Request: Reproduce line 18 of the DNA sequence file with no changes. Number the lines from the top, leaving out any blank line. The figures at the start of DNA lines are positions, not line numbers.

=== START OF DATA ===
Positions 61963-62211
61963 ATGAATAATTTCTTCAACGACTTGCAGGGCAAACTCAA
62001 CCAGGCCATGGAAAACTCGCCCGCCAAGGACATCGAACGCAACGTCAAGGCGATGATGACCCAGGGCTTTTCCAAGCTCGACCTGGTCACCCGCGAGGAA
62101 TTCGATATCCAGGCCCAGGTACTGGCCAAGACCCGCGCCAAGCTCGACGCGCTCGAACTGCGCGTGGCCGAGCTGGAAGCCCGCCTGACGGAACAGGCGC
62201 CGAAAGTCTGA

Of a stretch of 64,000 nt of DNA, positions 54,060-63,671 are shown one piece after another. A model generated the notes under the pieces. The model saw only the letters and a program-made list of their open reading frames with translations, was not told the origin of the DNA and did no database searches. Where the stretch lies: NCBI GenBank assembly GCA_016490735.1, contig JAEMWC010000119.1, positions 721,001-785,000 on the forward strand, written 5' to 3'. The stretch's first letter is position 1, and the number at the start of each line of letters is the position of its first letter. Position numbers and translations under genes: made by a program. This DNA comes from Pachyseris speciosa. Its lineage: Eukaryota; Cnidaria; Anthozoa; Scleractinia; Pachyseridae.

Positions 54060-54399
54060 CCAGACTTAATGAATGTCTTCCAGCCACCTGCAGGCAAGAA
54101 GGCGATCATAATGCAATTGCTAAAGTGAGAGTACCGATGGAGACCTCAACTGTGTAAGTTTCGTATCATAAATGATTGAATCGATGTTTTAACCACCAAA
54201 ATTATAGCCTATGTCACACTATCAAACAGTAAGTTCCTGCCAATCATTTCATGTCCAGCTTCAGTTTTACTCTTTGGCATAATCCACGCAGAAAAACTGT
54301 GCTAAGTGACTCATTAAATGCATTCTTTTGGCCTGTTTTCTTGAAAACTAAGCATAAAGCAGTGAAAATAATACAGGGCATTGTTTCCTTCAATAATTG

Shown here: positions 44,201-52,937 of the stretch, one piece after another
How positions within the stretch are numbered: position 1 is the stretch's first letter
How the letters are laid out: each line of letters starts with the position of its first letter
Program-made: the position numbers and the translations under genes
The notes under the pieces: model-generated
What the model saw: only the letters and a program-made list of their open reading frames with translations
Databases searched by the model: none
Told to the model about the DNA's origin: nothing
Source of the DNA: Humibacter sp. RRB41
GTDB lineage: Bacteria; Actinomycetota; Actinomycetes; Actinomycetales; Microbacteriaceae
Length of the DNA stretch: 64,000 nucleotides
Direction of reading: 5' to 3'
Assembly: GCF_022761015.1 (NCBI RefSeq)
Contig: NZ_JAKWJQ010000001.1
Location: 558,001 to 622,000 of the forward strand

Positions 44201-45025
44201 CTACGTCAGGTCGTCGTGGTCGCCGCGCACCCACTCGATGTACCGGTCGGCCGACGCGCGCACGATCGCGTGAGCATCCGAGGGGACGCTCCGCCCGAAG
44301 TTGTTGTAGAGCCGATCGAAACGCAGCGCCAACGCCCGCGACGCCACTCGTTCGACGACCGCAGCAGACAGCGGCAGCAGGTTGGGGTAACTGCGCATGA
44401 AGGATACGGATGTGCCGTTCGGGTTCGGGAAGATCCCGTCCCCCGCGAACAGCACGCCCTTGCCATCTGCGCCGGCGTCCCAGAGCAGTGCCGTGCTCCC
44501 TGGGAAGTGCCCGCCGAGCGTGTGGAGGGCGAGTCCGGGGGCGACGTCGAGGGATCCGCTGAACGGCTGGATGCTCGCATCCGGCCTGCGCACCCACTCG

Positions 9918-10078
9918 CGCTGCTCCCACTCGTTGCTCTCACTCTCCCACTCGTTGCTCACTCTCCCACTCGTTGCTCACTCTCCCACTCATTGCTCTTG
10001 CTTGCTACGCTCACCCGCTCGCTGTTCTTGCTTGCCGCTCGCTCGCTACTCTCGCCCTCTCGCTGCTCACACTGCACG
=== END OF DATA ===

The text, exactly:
Databases searched by the model: none